Fluid Dynamics   Leave a comment

The human body is basically a whole bunch of tubes. There’s large ones, like your blood vessels, airway and digestive tract; and there’s microscopic ones. Your kidneys each consist of about a million tubes. Many other organs and systems in your body are also tubes, and it’s possible to understand how your body works by not thinking of your body as a big bulky object, but as thin surfaces, like large sheets of (rolled or crumpled) paper.

Each tube in the kidney is exactly one cell thick and is made of the same type of cells as your skin. Just like your skin, your renal epithelia separates ‘inside’ and ‘outside’. For nephrons, ‘inside’ is the blood and ‘outside’ the ultrafiltrate. Other tubes can be more complex, consisting of multiple cell types and connective tissue; renal epithelia represent a very simple type of structure in the body. Airway epithelia is another important cell type for my research.

One thing all these tubes have in common is that they are full of moving fluid. We are interested in modeling both the flow and the biological effects of the flow.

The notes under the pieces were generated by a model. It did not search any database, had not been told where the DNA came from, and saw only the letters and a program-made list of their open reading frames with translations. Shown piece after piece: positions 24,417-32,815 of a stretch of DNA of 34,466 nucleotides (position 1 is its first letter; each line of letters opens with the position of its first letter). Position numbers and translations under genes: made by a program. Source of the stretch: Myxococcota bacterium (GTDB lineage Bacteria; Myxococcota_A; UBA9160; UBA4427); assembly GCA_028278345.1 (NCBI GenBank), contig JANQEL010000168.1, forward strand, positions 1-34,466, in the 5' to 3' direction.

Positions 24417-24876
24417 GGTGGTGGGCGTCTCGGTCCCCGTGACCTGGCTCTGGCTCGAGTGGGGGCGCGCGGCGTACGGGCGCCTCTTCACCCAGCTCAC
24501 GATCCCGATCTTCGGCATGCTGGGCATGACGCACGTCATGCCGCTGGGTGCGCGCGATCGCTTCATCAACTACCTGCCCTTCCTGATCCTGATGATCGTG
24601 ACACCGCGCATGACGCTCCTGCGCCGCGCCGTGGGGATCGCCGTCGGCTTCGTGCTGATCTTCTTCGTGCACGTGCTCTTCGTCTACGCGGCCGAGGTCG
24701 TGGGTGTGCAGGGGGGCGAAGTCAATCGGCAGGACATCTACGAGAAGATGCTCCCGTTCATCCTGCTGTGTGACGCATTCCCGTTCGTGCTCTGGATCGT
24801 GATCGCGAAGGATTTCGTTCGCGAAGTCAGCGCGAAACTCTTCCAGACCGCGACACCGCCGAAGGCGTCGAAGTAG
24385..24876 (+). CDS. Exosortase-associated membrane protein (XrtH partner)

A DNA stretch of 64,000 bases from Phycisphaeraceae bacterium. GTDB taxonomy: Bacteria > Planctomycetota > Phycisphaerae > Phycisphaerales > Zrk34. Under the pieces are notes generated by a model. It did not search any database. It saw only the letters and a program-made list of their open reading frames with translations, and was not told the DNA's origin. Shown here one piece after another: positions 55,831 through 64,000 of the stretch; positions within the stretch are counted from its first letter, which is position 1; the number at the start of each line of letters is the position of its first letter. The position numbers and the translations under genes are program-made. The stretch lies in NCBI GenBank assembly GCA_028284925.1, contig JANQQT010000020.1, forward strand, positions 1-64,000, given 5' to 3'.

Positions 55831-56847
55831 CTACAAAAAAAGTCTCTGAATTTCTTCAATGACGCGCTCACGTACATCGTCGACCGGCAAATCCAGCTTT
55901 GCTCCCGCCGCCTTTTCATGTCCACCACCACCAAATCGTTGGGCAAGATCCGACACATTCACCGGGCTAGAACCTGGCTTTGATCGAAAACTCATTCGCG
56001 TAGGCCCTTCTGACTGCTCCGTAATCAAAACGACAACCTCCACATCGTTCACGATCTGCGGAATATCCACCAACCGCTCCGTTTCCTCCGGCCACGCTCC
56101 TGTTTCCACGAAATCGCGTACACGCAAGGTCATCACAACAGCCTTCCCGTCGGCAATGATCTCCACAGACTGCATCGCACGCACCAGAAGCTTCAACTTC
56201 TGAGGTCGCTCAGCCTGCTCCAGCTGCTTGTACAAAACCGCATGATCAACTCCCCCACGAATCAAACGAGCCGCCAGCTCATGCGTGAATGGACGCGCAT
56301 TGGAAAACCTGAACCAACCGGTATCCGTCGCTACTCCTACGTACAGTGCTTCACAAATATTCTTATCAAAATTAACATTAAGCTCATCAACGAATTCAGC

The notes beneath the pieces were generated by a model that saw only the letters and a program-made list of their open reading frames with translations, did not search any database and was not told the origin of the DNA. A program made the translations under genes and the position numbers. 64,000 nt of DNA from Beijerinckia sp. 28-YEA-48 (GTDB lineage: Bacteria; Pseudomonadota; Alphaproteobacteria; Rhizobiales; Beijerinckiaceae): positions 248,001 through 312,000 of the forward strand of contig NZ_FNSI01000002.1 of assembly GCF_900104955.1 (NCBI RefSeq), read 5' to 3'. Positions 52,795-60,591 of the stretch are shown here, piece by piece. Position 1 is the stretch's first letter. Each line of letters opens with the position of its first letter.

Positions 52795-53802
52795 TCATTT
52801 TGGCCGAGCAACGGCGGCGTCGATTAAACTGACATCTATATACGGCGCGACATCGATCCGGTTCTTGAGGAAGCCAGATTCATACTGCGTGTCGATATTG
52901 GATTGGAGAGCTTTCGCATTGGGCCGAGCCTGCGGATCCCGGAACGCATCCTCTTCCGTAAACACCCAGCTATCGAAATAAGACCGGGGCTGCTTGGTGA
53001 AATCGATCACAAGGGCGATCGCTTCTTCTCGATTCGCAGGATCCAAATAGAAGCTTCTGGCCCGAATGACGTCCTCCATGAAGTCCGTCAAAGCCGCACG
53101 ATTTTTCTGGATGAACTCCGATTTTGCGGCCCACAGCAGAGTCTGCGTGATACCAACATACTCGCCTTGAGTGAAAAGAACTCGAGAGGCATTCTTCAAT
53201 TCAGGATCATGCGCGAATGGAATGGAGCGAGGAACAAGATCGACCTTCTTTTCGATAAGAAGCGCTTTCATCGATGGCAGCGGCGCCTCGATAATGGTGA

Airways are significantly more complicated than nephrons for several reasons. First, nephrons are full of a simple fluid while airways have two different fluids (a liquid and air), one of which is very complex. Finally, the airway cells are covered in motile cilia, which beat and move the airway fluid up and out of the lung.

One aspect of our work is to model the fluid flow within a nephron- unfortunately, measuring the flow within a living kidney is extremely difficult and hasn’t been attempted in humans, so we have to use computational and theoretical methods to estimate and predict the fluid conditions within a single nephron.

Culturing renal cells in a specialized chamber and subjecting them to flow is much easier.

We flow ‘fake’ ultrafiltrate over the cells for long periods of time- weeks- and then look for a response. One goal we have is to determine if and how the cells can respond to different *types* of flow- steady, changing, fast, slow, etc.


Posted August 27, 2010 by resnicklab

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